Joan Miró

Head of a Catalan Peasant


Not on display

Joan Miró 1893–1983
Original title
Tête de paysan Catalan
Oil paint on canvas
Support: 920 × 732 × 26 mm
frame: 1187 × 999 × 91 mm
Purchased jointly with the Scottish National Gallery of Modern Art with assistance from the Art Fund, the Friends of the Tate Gallery and the Knapping Fund 1999


Head of a Catalan Peasant is one of Joan Miró's most important works of the mid-1920s. It fuses the explicitly Catalan imagery, which had characterised much of his work between 1923-4, with the 'automatic' style he had developed in Paris, under the influence of the Surrealist group.

Miró began the work by painting his canvas with a white ground. He then applied a very thin, almost translucent wash of blue oil paint mixed with turpentine. This created an airy space which contrasts with the graphic quality of the semi-figurative imagery. The composition was long believed to have been drawn in a dreamlike state, as if spontaneously from Miró's unconscious. This myth was endorsed by Miró himself, who described how, 'in 1925, I was drawing almost entirely from hallucinations' (Joan Miró Selected Writings and Interviews, edited by Margit Rowell, London, 1987, p.208). However, the grid-like structure under the blue wash suggests that Miró mapped the composition with the same meticulous care he used for such earlier works as Catalan Landscape 1923-4 (Museum of Modern Art, New York). A tiny preparatory drawing relating directly to Head of a Catalan Peasant has been identified, which includes a grid similar to that visible in the final painting, thus confirming a degree of pre-meditation. The sketch has been torn out and stuck into the so-called 'Montroig sketchbook'. However, its date, 10 March 1924, suggests it was made before Miró left Paris to spend the summer at Montroig in Catalonia (reproduced Joan Miró, Campesino Catalán con Guitarra, exhibition catalogue, Museo Thyssen Bornemisza, Madrid, 1998, p.61, FJM 639).

The image of the Catalan peasant first appears in Miró's work in The Hunter, 1924 (Museum of Modern Art, New York). Miró stated that this work was inspired by the sight of a Catalan peasant out hunting, wearing his distinctive 'barretina' cap. This cap was regarded as a symbol of nationalism, and was probably included as a response to the Spanish government's suppression of Catalan nationalism and specifically the Catalan language at the time. The other elements in the composition are more ambiguous: shapes which suggest two eyes and a beard might also be interpreted as two breasts and an area of pubic hair, generating a characteristically Surrealist element of sexual ambiguity. The wisps of hair also suggest roots, implying an intimacy between the peasant and the soil he works. In the upper left hand corner of the painting biomorphic forms appear to float freely in the pictorial space: these do not appear in the preparatory sketch.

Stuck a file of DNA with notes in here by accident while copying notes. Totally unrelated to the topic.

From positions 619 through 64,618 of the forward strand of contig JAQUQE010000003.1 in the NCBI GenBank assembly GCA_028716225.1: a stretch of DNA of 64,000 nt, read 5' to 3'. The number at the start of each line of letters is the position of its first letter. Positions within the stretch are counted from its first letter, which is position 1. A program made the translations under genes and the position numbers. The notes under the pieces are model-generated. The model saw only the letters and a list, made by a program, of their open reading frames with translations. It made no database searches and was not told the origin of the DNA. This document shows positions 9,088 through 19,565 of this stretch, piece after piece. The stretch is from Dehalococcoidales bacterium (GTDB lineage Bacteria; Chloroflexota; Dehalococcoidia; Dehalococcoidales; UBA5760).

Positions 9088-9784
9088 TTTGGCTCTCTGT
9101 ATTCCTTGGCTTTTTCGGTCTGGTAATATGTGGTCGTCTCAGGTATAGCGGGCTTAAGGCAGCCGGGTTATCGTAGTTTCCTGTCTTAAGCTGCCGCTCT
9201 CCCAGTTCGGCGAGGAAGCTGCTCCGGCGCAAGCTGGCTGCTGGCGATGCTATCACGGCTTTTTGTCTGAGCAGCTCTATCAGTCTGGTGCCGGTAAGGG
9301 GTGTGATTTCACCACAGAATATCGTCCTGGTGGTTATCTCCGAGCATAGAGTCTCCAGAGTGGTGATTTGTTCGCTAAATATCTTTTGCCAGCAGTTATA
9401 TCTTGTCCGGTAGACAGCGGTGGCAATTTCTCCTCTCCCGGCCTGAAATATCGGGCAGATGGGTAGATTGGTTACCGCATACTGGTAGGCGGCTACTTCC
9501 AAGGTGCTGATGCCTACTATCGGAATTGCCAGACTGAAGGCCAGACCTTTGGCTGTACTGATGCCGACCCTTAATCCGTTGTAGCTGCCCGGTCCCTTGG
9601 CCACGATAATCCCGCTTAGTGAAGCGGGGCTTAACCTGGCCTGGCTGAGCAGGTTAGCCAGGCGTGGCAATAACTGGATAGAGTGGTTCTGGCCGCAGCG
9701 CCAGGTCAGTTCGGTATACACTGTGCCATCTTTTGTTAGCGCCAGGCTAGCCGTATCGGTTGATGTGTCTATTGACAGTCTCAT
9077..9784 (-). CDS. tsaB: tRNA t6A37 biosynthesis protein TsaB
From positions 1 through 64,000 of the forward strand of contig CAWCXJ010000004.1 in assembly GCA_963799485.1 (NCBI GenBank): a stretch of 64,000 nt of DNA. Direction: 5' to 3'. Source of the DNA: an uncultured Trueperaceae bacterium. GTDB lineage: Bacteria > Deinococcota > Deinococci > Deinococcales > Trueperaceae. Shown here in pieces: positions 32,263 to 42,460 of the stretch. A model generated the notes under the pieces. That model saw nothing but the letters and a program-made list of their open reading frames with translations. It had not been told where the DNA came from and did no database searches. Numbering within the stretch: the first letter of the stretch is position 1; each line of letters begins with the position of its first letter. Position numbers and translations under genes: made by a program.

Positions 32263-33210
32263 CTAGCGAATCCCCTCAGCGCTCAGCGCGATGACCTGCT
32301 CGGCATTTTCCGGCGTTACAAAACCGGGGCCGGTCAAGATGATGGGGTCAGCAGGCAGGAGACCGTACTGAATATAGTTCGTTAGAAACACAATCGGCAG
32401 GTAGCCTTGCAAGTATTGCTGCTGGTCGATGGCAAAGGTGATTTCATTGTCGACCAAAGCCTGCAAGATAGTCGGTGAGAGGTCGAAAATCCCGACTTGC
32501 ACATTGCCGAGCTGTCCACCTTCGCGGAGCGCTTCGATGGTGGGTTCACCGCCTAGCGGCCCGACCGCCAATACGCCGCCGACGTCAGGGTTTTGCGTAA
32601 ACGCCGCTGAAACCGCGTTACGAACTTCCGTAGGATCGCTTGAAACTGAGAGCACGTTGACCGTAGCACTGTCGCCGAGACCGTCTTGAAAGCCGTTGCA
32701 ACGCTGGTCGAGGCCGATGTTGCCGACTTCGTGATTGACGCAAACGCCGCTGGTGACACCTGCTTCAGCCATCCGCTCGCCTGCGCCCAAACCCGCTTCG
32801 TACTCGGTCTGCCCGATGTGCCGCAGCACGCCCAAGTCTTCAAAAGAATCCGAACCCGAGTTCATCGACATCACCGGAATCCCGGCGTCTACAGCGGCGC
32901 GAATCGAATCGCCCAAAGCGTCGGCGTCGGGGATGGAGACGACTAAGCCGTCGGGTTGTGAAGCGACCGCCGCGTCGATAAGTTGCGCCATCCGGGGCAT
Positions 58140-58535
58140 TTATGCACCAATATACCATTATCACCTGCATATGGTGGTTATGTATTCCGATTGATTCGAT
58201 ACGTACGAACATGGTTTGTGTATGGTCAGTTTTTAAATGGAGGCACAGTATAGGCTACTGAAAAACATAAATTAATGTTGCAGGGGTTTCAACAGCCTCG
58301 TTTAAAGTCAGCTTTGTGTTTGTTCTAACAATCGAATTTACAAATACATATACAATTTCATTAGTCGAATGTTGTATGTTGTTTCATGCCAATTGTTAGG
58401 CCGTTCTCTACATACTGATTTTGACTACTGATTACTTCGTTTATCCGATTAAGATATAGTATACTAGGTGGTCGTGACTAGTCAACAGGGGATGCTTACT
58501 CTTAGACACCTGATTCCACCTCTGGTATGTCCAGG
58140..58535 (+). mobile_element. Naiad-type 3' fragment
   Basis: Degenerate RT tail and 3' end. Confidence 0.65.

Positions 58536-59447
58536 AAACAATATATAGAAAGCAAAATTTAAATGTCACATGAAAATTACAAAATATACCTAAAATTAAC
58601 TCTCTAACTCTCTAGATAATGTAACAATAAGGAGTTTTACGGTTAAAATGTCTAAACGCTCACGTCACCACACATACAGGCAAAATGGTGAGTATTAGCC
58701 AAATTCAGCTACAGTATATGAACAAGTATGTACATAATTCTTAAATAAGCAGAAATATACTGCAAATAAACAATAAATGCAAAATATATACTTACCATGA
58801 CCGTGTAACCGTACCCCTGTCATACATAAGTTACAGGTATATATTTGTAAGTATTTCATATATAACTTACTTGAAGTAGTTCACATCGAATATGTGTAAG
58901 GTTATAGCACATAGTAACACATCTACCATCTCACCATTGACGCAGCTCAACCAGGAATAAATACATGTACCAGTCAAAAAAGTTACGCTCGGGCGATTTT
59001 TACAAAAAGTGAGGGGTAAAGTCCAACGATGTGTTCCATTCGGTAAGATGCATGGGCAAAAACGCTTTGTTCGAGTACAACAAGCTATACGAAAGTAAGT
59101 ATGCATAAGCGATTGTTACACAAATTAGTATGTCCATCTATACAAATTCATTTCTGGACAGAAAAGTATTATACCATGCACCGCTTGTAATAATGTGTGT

Miró painted four versions of Head of a Catalan Peasant. The first, dated 1924, is in the National Gallery of Art, Washington. It has a yellow ground and the imagery is highly schematised. Catalan Peasant with Guitar, 1924 (Fundación Colección Thyssen- Bornemisza, Madrid), which Miró painted at the same time, has a markedly similar composition. The second version of Head of a Catalan Peasant is dated 1924-5, and was last recorded in a private collection in France, but its present whereabouts is unknown. Photographs reveal it to be the busiest of the four compositions, filled with floating animal and still-life imagery. The present work is believed to be the third version, dating from the early months of 1925. The fourth version (Moderna Museet, Stockholm), painted in spring 1925, has a dense cobalt blue background, and is sparser than the previous versions, having no 'beard', only one 'eye', and a smaller cap.

The version of Head of a Catalan Peasant now jointly owned by Tate and the Scottish National Gallery of Modern Art, formerly belonged to the British Surrealist artist and collector Roland Penrose, who acquired it in 1937 after it was exhibited at the Zwemmer Gallery in London. In 1970 Penrose wrote a monograph on Miró, in which the work was prominently illustrated (Joan Miró, London, 1970, second edition 1990).

Further Reading:

Christopher Green, The Thyssen Bornemisza Collection: The European Avant-gardes, Madrid 1998, see entry on Catalan Peasant with Guitar, 1924, pp.312-321
Carolyn Lanchner, Joan Miró, exhibition catalogue, Museum of Modern Art, New York 1994
Jacques Dupin and Ariane Lelong-Mainhaud, Joan Miró: Catalogue raisonné. Paintings, Volume I: 1908-1930, Paris 1999, catalogue no.110, p.99, reproduced in colour

Sophie Howarth
April 2000

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Display caption

Miró claimed that his paintings of the mid-1920s came to him ‘almost entirely from hallucination’. This image, however, was copied from a small preparatory drawing. A grid-like structure is faintly visible. Miró used it to help him enlarge his initial drawing. Miró was from Catalonia, an autonomous community in Spain. The red form in this painting references the barretina hat. This symbol of Catalan identity suggests Miró’s support for Catalan nationalism. Other parts of the painting are more ambiguous. The circles have been read as both eyes and breasts. The wisps of hair below could suggest a beard or pubic hair.

Gallery label, August 2019

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